WORLD> About Liberal Democratic Party
Japan PM Aso dissolves lower house, risks historic defeat
Updated: 2009-07-21 13:41
TOKYO: Japanese Prime Minister Taro Aso dissolved parliament's lower house on Tuesday for an election on August 30 and vowed to restore voters' faith in his fractious ruling party, which polls show is in danger of a historic defeat.

A victory by the opposition Democratic Party of Japan would end more than 50 years of near-unbroken rule by the conservative Liberal Democratic Party and raise the chances of breaking a deadlock caused by a divided parliament that has stymied policy implementation as Japan struggles to emerge from recession.

Japan PM Aso dissolves lower house, risks historic defeat

Japan's Prime Minister Taro Aso answers a reporter's question at his official residence in Tokyo July 17, 2009. [Agencies]
Japan PM Aso dissolves lower house, risks historic defeat

It would also usher in a government pledging to pay more heed to consumers than companies, to wrest control of policy from bureaucrats to cut waste, and to adopt a diplomatic stance less subservient to close ally the United States.

"This is a major, revolutionary election to allow politicians to take the lead in Japanese government," Democratic Party leader Yukio Hatoyama told party members.

Related readings:
Japan PM Aso dissolves lower house, risks historic defeat Japan's opposition approves censure motion against Aso
Japan PM Aso dissolves lower house, risks historic defeat Snap elections unlikely to save Aso
Japan PM Aso dissolves lower house, risks historic defeat Japan's Aso on hot seat after Tokyo vote
Japan PM Aso dissolves lower house, risks historic defeat Japan PM to call election for Aug 30: Party official

"We should face it with a sense of historic mission."

Many investors in Japanese financial markets would welcome an end to the prolonged political stalemate, but some analysts worry that the Democrats' spending plans will inflate an already huge public debt and push up government bond prices.

"I think that for the short-term, hope that the Democrats taking power will cure the parliamentary paralysis and lead to smooth passage of bills and policies will outweigh any worries about uncertainty," said Noritsugu Hirakawa, a strategist at Okasan Securities.

"Over the longer term, there's questions about how the Democrats will fund all their social programs, and this may eventually weigh on the market."

A spate of opinion polls show the Democrats well ahead of Aso's LDP among voters, though close to 30 percent are still undecided.


Aso's announcement of his election plan last week -- one day after the LDP was trounced in a closely watched Tokyo assembly poll -- sparked chaos in the LDP, with critics trying to oust him from the top party post.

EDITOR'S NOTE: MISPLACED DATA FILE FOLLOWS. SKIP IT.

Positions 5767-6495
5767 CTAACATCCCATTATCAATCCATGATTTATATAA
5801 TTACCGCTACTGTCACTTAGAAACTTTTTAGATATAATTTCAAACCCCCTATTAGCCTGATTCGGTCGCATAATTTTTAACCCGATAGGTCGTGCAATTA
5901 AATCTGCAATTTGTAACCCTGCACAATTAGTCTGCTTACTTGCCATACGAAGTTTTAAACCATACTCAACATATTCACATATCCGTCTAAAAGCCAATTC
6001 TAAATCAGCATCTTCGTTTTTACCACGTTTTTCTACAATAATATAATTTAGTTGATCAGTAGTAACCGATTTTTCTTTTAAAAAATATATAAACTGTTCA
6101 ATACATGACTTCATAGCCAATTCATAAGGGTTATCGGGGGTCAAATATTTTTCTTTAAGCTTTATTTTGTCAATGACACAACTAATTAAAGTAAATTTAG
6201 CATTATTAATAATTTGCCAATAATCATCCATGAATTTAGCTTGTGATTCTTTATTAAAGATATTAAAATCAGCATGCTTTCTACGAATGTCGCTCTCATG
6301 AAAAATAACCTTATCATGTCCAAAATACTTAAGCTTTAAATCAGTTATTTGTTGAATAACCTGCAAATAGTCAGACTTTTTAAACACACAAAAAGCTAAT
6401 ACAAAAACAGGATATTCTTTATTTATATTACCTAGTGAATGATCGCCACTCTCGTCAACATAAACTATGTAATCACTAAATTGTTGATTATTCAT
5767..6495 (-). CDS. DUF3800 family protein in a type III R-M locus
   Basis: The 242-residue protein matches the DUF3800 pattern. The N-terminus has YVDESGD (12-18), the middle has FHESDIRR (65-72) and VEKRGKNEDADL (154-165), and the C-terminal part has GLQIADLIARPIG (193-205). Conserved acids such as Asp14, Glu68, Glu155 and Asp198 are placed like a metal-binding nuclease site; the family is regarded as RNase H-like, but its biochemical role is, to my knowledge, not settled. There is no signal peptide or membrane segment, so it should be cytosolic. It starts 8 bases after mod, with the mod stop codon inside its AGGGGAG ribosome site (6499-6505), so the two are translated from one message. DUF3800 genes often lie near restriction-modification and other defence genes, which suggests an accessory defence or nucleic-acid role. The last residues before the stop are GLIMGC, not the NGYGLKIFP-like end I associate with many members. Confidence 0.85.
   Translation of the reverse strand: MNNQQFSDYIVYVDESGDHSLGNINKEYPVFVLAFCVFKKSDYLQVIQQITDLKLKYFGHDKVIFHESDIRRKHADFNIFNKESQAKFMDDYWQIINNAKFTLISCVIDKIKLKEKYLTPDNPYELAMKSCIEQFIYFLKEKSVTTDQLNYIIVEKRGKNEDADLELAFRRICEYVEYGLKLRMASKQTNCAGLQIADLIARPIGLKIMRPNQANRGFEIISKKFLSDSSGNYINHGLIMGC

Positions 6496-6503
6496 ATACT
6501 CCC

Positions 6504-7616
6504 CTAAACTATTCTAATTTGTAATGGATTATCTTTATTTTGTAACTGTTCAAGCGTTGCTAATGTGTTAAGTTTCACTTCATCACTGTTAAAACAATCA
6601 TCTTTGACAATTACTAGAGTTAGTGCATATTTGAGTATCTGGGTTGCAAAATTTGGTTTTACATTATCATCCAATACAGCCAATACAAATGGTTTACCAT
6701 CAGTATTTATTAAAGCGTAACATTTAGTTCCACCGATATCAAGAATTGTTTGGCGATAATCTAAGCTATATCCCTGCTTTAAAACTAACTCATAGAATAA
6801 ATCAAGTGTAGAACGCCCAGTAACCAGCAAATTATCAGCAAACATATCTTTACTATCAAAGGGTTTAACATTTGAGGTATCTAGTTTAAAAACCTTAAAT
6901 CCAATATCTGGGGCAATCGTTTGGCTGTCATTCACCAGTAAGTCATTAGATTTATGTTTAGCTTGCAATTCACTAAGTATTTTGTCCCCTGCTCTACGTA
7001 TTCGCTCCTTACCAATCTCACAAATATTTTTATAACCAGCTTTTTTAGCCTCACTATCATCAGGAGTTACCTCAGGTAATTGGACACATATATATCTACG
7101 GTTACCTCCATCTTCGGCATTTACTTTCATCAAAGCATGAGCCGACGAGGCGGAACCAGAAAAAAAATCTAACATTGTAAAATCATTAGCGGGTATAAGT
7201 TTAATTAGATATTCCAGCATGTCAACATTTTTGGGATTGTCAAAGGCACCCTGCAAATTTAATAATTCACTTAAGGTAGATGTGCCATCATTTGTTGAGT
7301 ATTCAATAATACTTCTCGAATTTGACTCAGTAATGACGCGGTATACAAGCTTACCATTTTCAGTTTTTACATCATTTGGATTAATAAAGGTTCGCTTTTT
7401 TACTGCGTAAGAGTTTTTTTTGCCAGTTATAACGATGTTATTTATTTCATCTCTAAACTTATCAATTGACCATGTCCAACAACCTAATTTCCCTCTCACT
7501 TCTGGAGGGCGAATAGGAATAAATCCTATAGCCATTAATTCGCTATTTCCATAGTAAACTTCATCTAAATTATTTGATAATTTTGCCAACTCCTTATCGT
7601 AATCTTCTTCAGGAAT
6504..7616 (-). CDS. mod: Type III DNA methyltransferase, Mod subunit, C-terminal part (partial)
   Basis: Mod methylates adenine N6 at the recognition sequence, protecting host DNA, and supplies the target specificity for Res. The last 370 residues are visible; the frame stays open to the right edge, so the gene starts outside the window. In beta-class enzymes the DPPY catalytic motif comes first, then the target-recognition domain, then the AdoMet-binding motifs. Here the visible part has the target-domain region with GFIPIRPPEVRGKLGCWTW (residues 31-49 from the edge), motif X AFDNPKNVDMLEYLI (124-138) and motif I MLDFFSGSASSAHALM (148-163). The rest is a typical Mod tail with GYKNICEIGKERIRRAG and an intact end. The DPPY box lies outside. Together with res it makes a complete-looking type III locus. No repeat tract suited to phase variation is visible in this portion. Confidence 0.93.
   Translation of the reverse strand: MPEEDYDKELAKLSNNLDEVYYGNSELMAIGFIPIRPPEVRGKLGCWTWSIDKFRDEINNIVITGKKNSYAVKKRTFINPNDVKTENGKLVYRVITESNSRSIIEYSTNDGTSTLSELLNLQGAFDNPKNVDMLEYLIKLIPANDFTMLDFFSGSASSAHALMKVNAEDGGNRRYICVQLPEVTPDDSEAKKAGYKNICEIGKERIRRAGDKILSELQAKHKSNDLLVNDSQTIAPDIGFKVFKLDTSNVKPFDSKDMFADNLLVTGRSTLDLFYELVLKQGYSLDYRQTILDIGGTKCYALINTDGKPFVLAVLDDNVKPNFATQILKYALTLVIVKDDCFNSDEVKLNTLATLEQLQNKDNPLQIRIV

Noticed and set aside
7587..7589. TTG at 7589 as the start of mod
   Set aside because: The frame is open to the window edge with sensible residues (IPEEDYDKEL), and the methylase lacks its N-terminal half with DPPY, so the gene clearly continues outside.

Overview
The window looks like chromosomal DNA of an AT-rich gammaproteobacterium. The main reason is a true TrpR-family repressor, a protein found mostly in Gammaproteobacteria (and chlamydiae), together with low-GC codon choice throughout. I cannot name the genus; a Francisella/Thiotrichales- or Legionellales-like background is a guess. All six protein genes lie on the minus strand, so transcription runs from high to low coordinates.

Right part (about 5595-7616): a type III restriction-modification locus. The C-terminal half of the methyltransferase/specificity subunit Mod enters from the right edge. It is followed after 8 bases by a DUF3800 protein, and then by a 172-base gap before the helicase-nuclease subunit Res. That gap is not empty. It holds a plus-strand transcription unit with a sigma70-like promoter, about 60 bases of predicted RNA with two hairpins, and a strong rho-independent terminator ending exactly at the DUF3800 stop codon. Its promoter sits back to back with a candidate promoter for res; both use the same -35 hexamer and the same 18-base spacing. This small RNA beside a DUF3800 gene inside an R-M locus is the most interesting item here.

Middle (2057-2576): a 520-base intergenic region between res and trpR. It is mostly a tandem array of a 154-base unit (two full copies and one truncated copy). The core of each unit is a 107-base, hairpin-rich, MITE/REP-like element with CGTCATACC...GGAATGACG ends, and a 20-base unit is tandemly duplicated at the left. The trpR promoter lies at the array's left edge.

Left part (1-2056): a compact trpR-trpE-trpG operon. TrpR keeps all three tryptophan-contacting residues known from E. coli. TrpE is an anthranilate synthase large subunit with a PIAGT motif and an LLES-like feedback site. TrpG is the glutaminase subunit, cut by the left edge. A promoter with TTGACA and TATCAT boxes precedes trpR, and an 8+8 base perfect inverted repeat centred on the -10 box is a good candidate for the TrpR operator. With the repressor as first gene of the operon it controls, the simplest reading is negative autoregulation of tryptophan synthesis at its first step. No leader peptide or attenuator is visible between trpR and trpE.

Party heavyweights blocked the move, but agreed Aso should appear at a meeting of LDP lawmakers to hear their complaints.

In remarks carried live on nationwide TV, Aso apologized for his failings and admitted that the party's internal chaos had contributed to recent local election losses.

"I am firmly resolved that we will sincerely accept the people's feelings, will and criticism and start afresh," he said, vowing to stay in his post until the economy recovered.

All cabinet members, including Finance Minister Kaoru Yosano, who some had earlier speculated might refuse, signed off on the election plan on Tuesday, Health Minister Yoichi Masuzoe said.

LDP lawmakers stifled their criticism of Aso as they turned their attention to the tough election fight ahead.

"At this point we have no choice but to be united before the election," upper house lawmaker Hiroshige Seko told reporters.

Aso, the 68-year-old grandson of a prime minister, took office last September and has seen voter support slide due to policy flip-flops, gaffes and scandals.

The Democrats have had their own troubles, with one leader forced to resign in May after a fundraising scandal ensnared a close aide and current party chief Hatoyama under fire after admitting some people listed as his political donors were dead.

Many voters are fed up with the LDP, but have only muted hopes for the Democrats.

"I think we need a change in government at least once. But I don't think there is a huge difference between the LDP and the Democratic Party," said 48-yearold businessman Tamio Harakawa.

The LDP has made clear that it will target Hatoyama's funding affair while attacking the Democrats, an amalgam of former LDP members, ex-socialists and younger conservatives, as weak on security policy and irresponsible on finances.

Yosano accused the opposition of being over-confident. "The Democrats seem to be already toasting with champagne and wine as if they were on the eve of a victory," he told reporters.

Aso was also scheduled to give a news conference later in the day. The prime minister may have in mind a news conference by the charismatic Junichiro Koizumi when he called an election in 2005.

Despite early predictions that the LDP would fare badly, Koizumi electrified voters and led the party to a huge victory.